90 days from today is Tue, 17 September 2019
30 November 2017
Salisbury Journal (Web), 30/11/2017, Katie Feehan
POLICE officers on the beat in Salisbury are becoming increasingly reluctant to arrest suspected criminals due to a lack of a nearby custody unit, according to the Police Federation.
The Salisbury custody unit, alongside the city’s police station, shut in 2014 and officers now have to travel to Melksham – nearly 30 miles away – to book in offenders.
The force’s police federation - which represents rank and file officers - has now warned that some criminals are being let off with warnings rather than being arrested as officers are reluctant to leave the city low on staff while they transport them to cells.
Federation chairman Inspector David Ibbott said officers will not “turn a blind eye” but have changed the way the deal with things because of the three-hour round trip.
He said: “Officers have to drive an hour to get to the custody unit in Melksham and then spend another hour booking the suspect into the unit before driving back to the city. They are very unlikely to make that arrest when they could just send them on their way.”
Insp Ibbott said that with public order offences such as being drunk and disorderly in public, warnings are often issued. But he added that sometimes police have to take these offenders to the custody unit as an incident can escalate.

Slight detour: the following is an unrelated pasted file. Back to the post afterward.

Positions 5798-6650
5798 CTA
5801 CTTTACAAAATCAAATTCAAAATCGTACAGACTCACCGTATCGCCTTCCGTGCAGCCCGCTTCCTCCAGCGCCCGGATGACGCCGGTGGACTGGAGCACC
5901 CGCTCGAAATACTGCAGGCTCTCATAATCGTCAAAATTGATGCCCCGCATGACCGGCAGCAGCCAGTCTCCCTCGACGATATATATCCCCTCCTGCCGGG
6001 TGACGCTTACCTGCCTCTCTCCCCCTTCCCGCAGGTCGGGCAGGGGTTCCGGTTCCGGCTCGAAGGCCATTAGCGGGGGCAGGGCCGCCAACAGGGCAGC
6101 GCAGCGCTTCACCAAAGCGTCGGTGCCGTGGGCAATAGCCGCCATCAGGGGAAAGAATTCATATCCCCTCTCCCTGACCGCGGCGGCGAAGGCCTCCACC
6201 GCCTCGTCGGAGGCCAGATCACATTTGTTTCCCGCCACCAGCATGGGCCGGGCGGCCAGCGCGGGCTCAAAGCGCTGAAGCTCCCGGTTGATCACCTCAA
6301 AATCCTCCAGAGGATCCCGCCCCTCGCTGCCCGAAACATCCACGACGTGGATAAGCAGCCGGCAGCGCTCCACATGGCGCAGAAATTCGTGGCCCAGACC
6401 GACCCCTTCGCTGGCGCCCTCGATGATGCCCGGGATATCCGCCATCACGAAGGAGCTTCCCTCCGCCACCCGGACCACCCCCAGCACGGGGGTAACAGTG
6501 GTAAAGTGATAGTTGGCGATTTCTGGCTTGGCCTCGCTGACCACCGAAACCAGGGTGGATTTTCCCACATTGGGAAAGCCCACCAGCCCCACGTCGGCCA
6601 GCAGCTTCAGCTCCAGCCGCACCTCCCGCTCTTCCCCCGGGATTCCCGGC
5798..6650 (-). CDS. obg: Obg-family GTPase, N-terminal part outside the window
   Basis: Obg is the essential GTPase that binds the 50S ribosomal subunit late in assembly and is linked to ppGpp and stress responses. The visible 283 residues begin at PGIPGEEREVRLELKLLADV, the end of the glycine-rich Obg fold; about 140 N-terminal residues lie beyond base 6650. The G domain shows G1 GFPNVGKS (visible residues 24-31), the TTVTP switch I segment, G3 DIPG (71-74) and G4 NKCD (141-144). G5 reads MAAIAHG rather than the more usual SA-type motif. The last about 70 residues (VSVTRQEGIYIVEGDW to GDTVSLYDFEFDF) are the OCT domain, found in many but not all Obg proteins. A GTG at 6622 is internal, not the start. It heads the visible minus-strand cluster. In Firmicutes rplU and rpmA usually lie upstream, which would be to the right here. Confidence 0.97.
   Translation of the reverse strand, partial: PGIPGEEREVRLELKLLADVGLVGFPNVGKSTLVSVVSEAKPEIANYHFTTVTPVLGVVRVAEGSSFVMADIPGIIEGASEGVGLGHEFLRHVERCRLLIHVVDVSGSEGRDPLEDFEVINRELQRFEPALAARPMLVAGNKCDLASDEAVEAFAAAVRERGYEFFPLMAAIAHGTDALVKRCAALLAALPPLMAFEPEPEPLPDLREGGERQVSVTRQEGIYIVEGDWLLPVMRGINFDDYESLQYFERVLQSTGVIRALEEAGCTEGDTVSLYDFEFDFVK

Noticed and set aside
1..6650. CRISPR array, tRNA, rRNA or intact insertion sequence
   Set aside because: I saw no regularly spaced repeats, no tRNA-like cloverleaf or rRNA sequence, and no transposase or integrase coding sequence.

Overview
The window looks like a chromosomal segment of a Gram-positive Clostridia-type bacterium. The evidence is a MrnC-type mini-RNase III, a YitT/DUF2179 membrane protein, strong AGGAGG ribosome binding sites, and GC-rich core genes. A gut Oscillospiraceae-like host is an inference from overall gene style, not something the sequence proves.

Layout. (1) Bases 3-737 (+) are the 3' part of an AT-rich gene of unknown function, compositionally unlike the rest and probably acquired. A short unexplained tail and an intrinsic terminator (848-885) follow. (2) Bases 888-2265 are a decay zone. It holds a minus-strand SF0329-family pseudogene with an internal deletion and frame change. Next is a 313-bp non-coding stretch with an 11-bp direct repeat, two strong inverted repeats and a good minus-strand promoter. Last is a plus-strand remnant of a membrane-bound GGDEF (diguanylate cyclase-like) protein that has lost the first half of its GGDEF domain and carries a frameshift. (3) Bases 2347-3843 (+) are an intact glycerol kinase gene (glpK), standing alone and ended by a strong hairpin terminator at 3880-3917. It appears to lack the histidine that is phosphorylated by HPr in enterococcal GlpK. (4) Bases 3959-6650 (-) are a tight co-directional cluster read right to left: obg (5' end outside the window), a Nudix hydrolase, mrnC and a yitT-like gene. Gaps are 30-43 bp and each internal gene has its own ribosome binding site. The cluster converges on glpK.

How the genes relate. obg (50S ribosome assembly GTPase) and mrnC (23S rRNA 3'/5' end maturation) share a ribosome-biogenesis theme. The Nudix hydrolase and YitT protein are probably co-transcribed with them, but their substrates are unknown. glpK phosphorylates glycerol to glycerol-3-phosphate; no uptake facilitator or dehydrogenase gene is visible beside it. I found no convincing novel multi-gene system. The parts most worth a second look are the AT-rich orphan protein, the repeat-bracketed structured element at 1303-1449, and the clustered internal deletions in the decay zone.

“With public order offences those involved don’t often listen to much reason because they are drunk and return when they have been asked to leave, so officers have to take them to custody to get them sober.”
He added that on some occasions people are being “invited” to the police station for an interview after an incident.
The city was promised a new custody unit, but the project was scrapped due to government cuts.
Instead city officers have had to depend on a civilian prisoner transport van, which Insp Ibbott claimed was unreliable as the van could be gone for most of the day after an arrest.
Police and crime commissioner Angus Macpherson admitted that south Wiltshire needed a custody unit but said it would cost more than £10million to build.
“I would rather spend money on police people rather than a [custody] suite,” he said,
“Admittedly Melksham is about 10 minutes down the road too far [for officers in Salisbury].”
Mr Macpherson added that if Melksham needed to be replaced in years to come then it was possible that a case for a custody unit in south Wiltshire might be looked into.